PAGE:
Remembering Iron Valentines at Fort Donelson National Battlefield
Simon Bolivar Buckner and U.S. Grant met while students at West Point. They met again in New York during 1854 when Grant was down on his luck and out of money. His old friend, Buckner, vouched for his debts and helped Grant make his way home to Ohio.
When they met eight years later at Fort Donelson on the shores of the Cumberland River it was a cold gray February day. They were sworn enemies, their friendship one of the many casualties of the Civil War.
I visited Fort Donelson National Battlefield on the western outskirts of Dover, Tenn. last week. It was an unusually warm sunny January afternoon sandwiched between rainy days. Joggers, bicyclists and hikers were enjoying the peaceful day and the spectacular setting. Many, like me, were hoping to see the pair of nesting bald eagles near the river.
First thing, I stopped by the visitor center, looked through exhibits, chronology of the fort and battles, and watched a 15-minute orientation film. It’s an excellent short program giving viewers a feel for the battles that took place here. You can visit the center from 8 a.m. to 4:30 p.m. and admission is free. I suggest this be your first stop to see the film and pick up the brochure that directs you on the driving tour and includes brief descriptions of the important sites.
In addition to a paved drive that leads past the Confederate Monument to the site of upper and lower river batteries on the Cumberland River (Lake Barkley), the tour includes Graves’ and French’s Batteries, Dover Hotel and Fort Donelson National Cemetery.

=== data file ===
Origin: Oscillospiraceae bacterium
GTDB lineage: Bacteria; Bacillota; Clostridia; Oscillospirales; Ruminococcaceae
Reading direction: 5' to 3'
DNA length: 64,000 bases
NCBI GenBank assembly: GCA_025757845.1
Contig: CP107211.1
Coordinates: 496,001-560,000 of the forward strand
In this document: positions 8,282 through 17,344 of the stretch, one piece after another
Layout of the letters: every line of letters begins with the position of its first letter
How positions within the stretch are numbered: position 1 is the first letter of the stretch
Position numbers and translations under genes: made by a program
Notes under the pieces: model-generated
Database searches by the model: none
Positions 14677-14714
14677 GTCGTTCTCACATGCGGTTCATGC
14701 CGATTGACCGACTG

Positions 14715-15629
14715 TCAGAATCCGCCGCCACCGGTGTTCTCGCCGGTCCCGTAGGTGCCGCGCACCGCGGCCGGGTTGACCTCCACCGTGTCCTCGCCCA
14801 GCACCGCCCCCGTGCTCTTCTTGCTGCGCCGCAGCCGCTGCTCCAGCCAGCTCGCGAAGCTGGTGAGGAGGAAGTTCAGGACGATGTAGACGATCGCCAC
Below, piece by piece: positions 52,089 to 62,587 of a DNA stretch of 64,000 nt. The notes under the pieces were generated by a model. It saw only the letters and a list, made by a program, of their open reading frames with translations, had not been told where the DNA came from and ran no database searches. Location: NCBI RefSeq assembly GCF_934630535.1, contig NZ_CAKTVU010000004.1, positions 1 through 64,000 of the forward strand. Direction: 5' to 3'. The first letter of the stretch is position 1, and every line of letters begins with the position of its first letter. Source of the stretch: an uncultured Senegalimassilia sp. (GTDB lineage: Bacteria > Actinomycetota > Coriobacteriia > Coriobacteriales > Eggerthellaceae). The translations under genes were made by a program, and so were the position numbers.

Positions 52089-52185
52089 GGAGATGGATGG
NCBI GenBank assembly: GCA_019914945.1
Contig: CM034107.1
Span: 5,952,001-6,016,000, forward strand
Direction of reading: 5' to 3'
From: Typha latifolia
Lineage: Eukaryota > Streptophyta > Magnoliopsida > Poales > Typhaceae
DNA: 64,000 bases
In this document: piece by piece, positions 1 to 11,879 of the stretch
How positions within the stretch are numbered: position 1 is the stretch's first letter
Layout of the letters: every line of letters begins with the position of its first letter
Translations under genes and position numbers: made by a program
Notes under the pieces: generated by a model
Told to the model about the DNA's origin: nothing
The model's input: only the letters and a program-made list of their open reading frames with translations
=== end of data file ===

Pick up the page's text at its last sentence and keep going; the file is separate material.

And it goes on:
Two hiking trails of three and four-mile lengths begin and end at the visitor center. A spur leads to the National Cemetery. A third trail across U.S. 79 connects Graves’, Maney’s and French’s Batteries.
Union forces believed Confederate Forts Henry and Heiman, both on the Tennessee River, were vulnerable to attack. A joint army/navy operation was developed to be led by Naval Flag Officer Andrew Foote and Army Brigadier General Ulysses Grant.
On February 6, 1862, Union gunboats began the bombardment of Fort Henry. Confederate commander Tilghman ordered most of the 2,500 soldiers to Fort Donelson, 12 miles distant and the sole defense of the Cumberland River approach to Middle Tennessee and Nashville.
Tilghman and fewer than 100 men surrendered Fort Henry.
The Rebs at Fort Donelson knew the Yankees were coming. To make matters worse, on February 13 a blizzard struck. Just before 3 p.m. on Valentine’s Day, Union gunboats began the exchange of “iron valentines” with the big guns at Fort Donelson. The Confederates initially believed they would triumph.
But it was not to be.
On February 15, a hard fought day ended badly for the Confederates. That evening Confederate leaders met and made the decision to surrender. Generals John Bell Floyd and Gideon Pillow escaped to Nashville with about 2,000 men. Lt. Col. Nathan Bedford Forrest refused to surrender and led 700 soldiers through enemy lines that night. General Buckner was placed in command of the estimated 13,000 remaining soldiers.
The official surrender of Fort Donelson took place February 16 at the Dover Hotel. Grant won his first major victory of the war. The Union occupation of Nashville followed within weeks.
February events scheduled at Fort Donelson Visitor Center on this year include author Jack Hurst speaking about Nathan Bedford Forrest and a commemoration of the Sesquicentennial of the lesser known Battle of Dover on Feb. 3; a caravan tour to Fort Heiman on Feb. 6; remembrance of Parker’s Battery on Feb. 9; noted military historian Kendall Gott speaks on Valentine’s Day, Feb. 14, the 151st Anniversary of the Naval Battle at Fort Donelson; a caravan tour of Fort Donelson will be on Feb. 15; and living history of Union encampments by the 9th Kentucky Infantry on Feb. 16 and 17.
I want to thank Doug Richardson, Chief of Resource Education for his help. He brought this spectacular park alive.
For more information http://www.nps.gov/fodo or 931-232-5706.